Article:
• From Bad to Worse: At the start, the Sharks have lost three games in a row and are down in a fourth... and then they lose their first and second string QBs on consecutive plays.
  • Ice Queen: Owner Christina Pagniacci.
    Commissioner: I honestly believe that woman would eat her young.
  • Jerkass Has a Point: Willie can be a real jerk who has clearly let his success go to his head but he's not wrong in some of his criticisms of Tony and the league as a whole or to point out the hypocrisy of coaches who preach about more important things than winning but only respect real victories and a league where players are expected to sacrifice for the greater good of teams whose leaders have no hesitation about dismissing them or trading them the second they become inconvenient or a better player shows up.
  • Henpecked Husband: Cap Rooney; his wife simply won't allow him to quit despite the pain he's frequently in at his age.
  • Money, Dear Boy: In-universe: While the players and coaches all have a genuine love for the game, they make it no secret that they're primarily concerned about their next contract.
  • Next Sunday A.D.: The movie was released 1999 but took place during the latter half of the 2001 AFFA season.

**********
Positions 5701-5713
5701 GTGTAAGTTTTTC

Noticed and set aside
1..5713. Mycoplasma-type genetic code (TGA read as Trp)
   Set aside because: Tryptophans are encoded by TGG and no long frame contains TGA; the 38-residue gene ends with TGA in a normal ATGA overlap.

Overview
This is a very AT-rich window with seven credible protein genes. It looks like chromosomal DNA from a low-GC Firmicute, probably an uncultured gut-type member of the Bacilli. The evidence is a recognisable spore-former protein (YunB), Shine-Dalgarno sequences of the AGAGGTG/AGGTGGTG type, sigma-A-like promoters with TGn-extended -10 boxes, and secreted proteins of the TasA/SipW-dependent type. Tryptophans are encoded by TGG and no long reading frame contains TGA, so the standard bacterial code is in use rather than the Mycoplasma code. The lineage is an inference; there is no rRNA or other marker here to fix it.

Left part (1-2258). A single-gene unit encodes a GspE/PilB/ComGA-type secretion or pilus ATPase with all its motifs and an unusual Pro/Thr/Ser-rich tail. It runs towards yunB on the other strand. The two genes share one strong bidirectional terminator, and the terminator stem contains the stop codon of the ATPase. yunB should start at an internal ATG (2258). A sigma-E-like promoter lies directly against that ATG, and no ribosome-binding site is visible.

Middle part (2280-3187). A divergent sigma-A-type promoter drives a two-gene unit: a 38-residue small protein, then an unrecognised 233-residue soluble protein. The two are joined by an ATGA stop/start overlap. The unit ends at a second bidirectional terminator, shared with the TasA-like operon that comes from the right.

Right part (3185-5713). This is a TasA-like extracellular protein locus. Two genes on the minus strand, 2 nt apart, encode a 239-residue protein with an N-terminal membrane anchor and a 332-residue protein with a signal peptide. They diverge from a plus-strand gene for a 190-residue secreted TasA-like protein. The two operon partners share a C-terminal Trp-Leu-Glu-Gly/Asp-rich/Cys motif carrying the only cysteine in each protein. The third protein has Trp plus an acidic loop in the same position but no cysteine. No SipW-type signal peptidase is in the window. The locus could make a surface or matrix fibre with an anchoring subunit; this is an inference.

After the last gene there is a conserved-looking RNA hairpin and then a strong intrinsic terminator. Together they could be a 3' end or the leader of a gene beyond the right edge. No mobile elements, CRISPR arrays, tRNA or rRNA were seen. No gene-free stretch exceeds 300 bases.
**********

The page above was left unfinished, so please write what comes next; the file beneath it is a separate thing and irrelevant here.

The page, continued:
• No Celebrities Were Harmed: Jack Rose is a thinly (read: not even remotely) disguised caricature of Jim Rome, right down to his abrasive comments resulting in him being assaulted on camera. In addition, Tony D'Amato is based on former Dallas Cowboys coach Tom Landry, and Christina Pagniacci is a combination of Cowboys owner Jerry Jones and Rams owner Georgia Frontiere.
  • Oh, Crap!: Written all over Al Pacino's face several times on the sidelines.
  • Rousing Speech: One of the most famous in film over the last two decades.
  • Shown Their Work: While the AFFA and featured teams in the film are fictional, the movie accurately captures a lot of aspects of real life professional football.
    • Beamen's draft stock dropping because he took a gift from a booster is very much Truth in Television: college players can and have seen their draft stock plummet for relativly minor infractions.
  • Small Name, Big Ego: Christina thinks of herself as a tough, no-nonsense owner of a football team. However, as the film goes on, she realizes how much she isn't respected and is really a laughing stock. While some of this is predictably based on sexism, there are also genuine reasons people don't take her seriously, reasons people close to her try to point out, but she doesn't listen.